County CSD Director Cory Styron
By KIRSTEN LASKEY
Los Alamos Daily Post
After 20 years of following the same policy for rental and admission fees at Los Alamos County-owned facilities and lands, the Community Services Department (CSD) has implemented some changes.
Council approved the changes during its regular meeting Aug. 31.
Community Services Department Director Cory Styron told the Los Alamos Daily Post during an interview Sept. 3 that most changes will go into effect Oct. 1. However, the Los Alamos County Golf Course’s new fees will not be changed until next spring and the fees for the North Mesa stables will not be in effect until they are up for renewal next year.
As far as admission fees, Styron said the increase is minimal for most of the facilities. He added that after meeting with individual divisions in the Community Services Department and getting a list of fees and charges it was discovered that there were some old fees, and some were for services that don’t exist anymore.
Styron further pointed out that the new capital improvement projects at several facilities including Los Alamos County Golf Course and the Los Alamos County Ice Rink were not an influence on the new pricing. However, the Leisure Lagoon was fitted into the pricing matrix at the aquatic center; he said it could be rented out.
Other aspects of the County’s rental policy were adjusted, too. For instance, Senior Management Analyst Katherine Hudspeth said originally the only way to rent Ashley Pond Park was to pay for the entire park. Now, in addition to renting the entire park people can rent different sections including the stage area, the west side of the park, which is near the Justice Center, and the north side, which runs along Central Avenue.
Another highlighted change addresses RV storage. It was modified from one flat rate to three separate rates. These are for: small (12 feet by 25 feet), medium (12 feet by 30 feet) and large (12 feet by 50 feet). The rate is $1.50 per square foot.
Hudspeth said there is one place to store RVs on County-owned land, which is on North Mesa.
It was recognized that the change may be a burden to some renters so Styron said those who use larger lots will have the opportunity to pay in installments.
“We’re trying to minimize that shock and challenge that people may have seen,” he said.
To get the word out about the changes, Styron said, “We’ve been sending emails to affected user groups since Wednesday (and) we are in the process of changing the fees schedule on the website, and then a lot of users knew about it because they were involved in conversations when we were (discussing) doing this.”
There were several reasons behind the price changes, Styron said.
One of those reasons is the previous policy wasn’t very business friendly, he said.
Whereas the newly adopted one “is a great opportunity for entrepreneurs to take a risk for a small, mobile business and other assets in the community … not only for economic development but to add some additional panache and flair to the community,” Styron said. “Or to identify an opportunity to bring in a new business to enhance a venue during an event or just normal day operations.”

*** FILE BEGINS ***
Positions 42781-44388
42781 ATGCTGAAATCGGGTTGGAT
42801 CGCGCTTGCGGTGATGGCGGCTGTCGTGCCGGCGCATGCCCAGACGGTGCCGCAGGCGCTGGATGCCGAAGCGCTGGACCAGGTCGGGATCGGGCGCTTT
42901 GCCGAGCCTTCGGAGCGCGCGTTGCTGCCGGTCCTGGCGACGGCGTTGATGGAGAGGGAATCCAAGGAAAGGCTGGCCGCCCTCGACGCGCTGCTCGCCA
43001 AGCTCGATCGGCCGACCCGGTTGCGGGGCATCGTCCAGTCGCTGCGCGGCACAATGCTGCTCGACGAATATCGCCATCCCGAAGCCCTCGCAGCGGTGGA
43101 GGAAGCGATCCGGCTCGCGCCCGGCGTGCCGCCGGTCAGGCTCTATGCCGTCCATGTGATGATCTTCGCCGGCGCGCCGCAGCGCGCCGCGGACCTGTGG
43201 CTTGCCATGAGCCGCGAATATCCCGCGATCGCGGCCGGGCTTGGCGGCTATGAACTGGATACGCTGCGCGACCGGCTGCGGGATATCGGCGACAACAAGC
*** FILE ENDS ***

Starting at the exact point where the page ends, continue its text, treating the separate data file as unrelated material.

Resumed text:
For instance, he noted someone who is taking a day trip to Los Alamos might want to utilize some of the County’s bike trails. With the new policy, a bike rental business could be set up at the trail heads.
Plus, market studies were conducted to see how the County’s prices measured up, Hudspeth said.
“We did look at various amounts (charged by) different municipalities … we were able to do market studies for similar and surrounding municipalities but some of the amenities we offer are not offered by other municipalities … we do have to take that into account and make reasonable adjustments to our users and renters of our amenities,” she said.
“I think, first of all, we’re making all our fees current – some of these fees haven’t been looked at in almost 20 years, so one, we are recalibrating those to the market …,” Styron added. “Again, the big one is now (we) provide an avenue for businesses that is complimentary to our activities. And … every year the County sets cost recovery targets for parks, recreation programs, the pool, ice rink and golf course. These adjustments allow us to have a basis to hit those targets as well.”
- Aquatic Center: The overall cost recovery goal is 25 percent of its annual operating budget;
- Ice Rink: The overall cost recovery goal is 50 percent of its annual operating budget;
- Parks: The overall cost recovery goal is 10 percent of annual operating budget;
- Golf Course: The overall cost recovery goal is 55 percent of the annual operating budget; and
- Recreation Programs: The overall cost recovery goal will be 10 percent of the annual operating budgets.
Styron explained the cost recovery goals do not fully pay for the department’s services but offset the gross receipt tax funding the department receives during the budget planning process.
The main reason behind the changes was to update and offer more business-friendly policies, Styron said.
“Our desire here was to really review some stuff that in some cases were 20 plus years old and bring them up to date and bring clarity to users and staff, and as far as businesses, we wanted to drive some fun in our community and enhance this as the place to be,” Styron said.
To find out more, visit the Community Services Department webpage here.